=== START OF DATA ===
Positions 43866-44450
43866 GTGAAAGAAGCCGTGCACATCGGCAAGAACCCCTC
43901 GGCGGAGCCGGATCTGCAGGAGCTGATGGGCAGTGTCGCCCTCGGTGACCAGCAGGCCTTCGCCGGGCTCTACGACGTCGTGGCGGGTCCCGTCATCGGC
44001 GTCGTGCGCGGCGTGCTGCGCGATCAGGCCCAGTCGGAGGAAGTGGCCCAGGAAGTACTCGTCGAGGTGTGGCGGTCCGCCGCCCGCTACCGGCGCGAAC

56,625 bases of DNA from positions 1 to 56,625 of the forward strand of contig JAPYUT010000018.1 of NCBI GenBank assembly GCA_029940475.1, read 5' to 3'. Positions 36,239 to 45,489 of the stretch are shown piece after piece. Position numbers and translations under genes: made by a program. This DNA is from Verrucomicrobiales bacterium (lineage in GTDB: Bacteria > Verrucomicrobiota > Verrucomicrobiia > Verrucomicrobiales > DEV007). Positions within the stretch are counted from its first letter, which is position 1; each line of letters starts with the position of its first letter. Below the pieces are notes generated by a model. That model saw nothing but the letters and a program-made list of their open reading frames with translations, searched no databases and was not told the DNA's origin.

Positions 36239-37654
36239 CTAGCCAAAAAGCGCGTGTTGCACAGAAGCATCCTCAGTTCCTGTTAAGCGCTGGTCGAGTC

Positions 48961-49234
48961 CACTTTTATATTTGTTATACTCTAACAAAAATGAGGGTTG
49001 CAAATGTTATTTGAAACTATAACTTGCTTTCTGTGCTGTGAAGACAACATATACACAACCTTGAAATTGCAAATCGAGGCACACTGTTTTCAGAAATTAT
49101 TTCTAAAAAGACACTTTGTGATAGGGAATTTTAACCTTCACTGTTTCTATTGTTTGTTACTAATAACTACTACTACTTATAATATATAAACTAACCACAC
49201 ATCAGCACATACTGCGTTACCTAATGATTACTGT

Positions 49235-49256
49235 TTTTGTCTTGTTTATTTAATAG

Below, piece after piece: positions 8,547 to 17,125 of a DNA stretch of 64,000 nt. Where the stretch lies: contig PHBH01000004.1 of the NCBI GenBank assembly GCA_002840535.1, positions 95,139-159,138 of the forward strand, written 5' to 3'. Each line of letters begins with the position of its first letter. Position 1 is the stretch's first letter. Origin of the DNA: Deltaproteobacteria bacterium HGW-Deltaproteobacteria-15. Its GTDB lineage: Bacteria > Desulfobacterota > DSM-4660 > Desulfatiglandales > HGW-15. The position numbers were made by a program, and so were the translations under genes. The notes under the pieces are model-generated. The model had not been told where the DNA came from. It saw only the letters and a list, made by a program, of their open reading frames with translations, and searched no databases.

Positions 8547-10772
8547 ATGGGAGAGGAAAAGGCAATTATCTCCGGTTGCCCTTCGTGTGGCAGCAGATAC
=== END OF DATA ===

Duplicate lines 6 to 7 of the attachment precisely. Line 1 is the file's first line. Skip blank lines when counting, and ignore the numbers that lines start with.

Positions 36239-37654
36239 CTAGCCAAAAAGCGCGTGTTGCACAGAAGCATCCTCAGTTCCTGTTAAGCGCTGGTCGAGTC